Representative Dutch Ruppersberger has revived CISPA (Cyber Intelligence Sharing and Protection Act), the controversial cyber security bill. This will allow the businesses and technology companies in the United States to share private user data with the government.
This controversial law was revived considering the recent issue of Sony hack. The original CISPA bill was introduced two years back, but got shelved. Last Thursday, the US House of Representatives reintroduced the bill with minor changes. This bill will help in the creation of a system where voluntary information can be shared between the private and public sectors.
It was essential to reintroduce the bill considering the recent Sony hack that was carried out by North Korea as per the authorities, said Dutch Ruppersberger. It is very important that dealing with cyber attacks must be stopped after this incident . So far, the bill only has Dutch Ruppersberger’s name as the House intelligence Committee’s chairman Rep. Mike Rogers who was also the co-sponsor of the bill, has retired from Congress earlier this year.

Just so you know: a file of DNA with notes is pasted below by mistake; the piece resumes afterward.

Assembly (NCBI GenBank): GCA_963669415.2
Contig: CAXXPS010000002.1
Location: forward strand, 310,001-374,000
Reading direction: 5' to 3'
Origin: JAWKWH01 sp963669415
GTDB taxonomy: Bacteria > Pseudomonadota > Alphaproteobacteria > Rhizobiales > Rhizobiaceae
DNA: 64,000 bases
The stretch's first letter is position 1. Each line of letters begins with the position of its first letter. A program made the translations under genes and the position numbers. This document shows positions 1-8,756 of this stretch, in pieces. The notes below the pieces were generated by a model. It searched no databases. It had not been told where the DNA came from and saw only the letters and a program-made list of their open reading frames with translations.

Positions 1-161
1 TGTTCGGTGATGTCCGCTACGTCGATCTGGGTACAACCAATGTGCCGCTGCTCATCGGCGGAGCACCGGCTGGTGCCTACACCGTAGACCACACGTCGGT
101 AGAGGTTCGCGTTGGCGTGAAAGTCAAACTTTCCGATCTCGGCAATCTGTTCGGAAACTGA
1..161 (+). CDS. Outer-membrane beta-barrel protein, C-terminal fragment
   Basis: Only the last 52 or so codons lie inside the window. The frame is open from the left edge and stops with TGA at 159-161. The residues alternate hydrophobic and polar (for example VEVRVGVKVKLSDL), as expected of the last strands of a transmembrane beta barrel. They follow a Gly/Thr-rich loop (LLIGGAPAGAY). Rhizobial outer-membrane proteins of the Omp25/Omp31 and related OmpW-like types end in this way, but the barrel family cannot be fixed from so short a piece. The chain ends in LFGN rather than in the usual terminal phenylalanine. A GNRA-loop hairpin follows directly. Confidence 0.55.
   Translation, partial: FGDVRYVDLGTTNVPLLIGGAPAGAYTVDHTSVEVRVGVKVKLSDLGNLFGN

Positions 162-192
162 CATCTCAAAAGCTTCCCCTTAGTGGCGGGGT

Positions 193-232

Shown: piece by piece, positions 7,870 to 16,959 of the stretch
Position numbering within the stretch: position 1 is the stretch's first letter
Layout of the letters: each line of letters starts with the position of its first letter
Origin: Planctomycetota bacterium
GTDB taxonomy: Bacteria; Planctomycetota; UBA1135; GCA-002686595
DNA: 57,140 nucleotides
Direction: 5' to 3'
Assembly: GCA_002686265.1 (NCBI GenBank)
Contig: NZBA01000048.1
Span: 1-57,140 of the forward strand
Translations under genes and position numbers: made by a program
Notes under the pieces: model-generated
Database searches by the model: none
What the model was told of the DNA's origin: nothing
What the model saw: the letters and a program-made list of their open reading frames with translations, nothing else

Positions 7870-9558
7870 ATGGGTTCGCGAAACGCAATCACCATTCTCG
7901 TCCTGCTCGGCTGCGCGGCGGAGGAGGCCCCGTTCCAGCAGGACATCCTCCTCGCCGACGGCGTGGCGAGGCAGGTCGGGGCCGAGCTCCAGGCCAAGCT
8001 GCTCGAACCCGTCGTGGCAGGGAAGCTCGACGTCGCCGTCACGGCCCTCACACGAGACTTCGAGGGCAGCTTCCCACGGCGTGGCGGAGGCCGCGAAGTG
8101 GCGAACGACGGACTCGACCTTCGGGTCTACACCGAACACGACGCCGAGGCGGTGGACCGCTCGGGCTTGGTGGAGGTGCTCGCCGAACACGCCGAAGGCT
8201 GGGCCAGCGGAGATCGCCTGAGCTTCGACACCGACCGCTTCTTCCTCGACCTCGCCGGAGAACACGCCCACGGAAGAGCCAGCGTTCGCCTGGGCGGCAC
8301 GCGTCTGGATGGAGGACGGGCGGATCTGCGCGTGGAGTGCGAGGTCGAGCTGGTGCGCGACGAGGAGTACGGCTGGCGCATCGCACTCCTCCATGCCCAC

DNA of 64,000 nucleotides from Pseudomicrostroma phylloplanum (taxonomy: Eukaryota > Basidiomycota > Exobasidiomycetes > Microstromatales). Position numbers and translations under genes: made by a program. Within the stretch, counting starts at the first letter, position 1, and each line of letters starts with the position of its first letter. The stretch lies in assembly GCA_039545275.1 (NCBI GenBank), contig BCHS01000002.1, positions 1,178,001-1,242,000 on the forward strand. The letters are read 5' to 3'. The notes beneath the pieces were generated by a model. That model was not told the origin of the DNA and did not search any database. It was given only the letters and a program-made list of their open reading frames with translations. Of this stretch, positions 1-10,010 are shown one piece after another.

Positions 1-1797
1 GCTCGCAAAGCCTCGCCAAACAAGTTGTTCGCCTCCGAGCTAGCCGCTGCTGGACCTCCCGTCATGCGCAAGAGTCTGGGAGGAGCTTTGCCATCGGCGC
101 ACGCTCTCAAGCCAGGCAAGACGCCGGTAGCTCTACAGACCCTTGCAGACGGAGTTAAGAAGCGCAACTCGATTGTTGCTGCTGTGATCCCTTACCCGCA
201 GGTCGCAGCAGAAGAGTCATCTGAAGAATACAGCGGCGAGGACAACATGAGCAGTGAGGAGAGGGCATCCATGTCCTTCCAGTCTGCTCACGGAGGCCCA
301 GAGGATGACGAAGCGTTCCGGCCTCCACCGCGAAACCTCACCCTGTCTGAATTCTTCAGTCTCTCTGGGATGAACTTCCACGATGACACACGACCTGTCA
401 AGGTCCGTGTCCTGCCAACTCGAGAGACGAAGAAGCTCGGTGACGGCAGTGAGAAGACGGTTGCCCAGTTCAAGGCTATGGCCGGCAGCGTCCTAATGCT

CISPA enables the private firms for searching sensitive and personal user data of Americans for identifying potential threat. Further, this data can be shared with the federal government and opt-in firms without any requirement of court ordered warrant. According to the supporters of the bill, this data access will help in stopping cyber attacks real time and the authorities can easily trace the source causing the attack.
The White House was previously against this bill and the President had even said that he would veto CISPA if it passes his desk. However, the administration has changed the perception following the Sony hack. White House is considering the attack on Sony a serious national security and hinted on better cyber security arrangements to prevent such attacks.
The President said that in the new year, he hopes that Congress would strongly work on the cyber security laws that allows sharing information across the platforms of public and private sectors. A similarly named bill CISA ( Cybersecurity Information Sharing Act) has made it through a Senate committee and it is expected to be voted later this year. The White House has not clearly mentioned yet whether they would support the proposed legislation or veto it. However, the critics are calling the bill even more toxic than CISPA.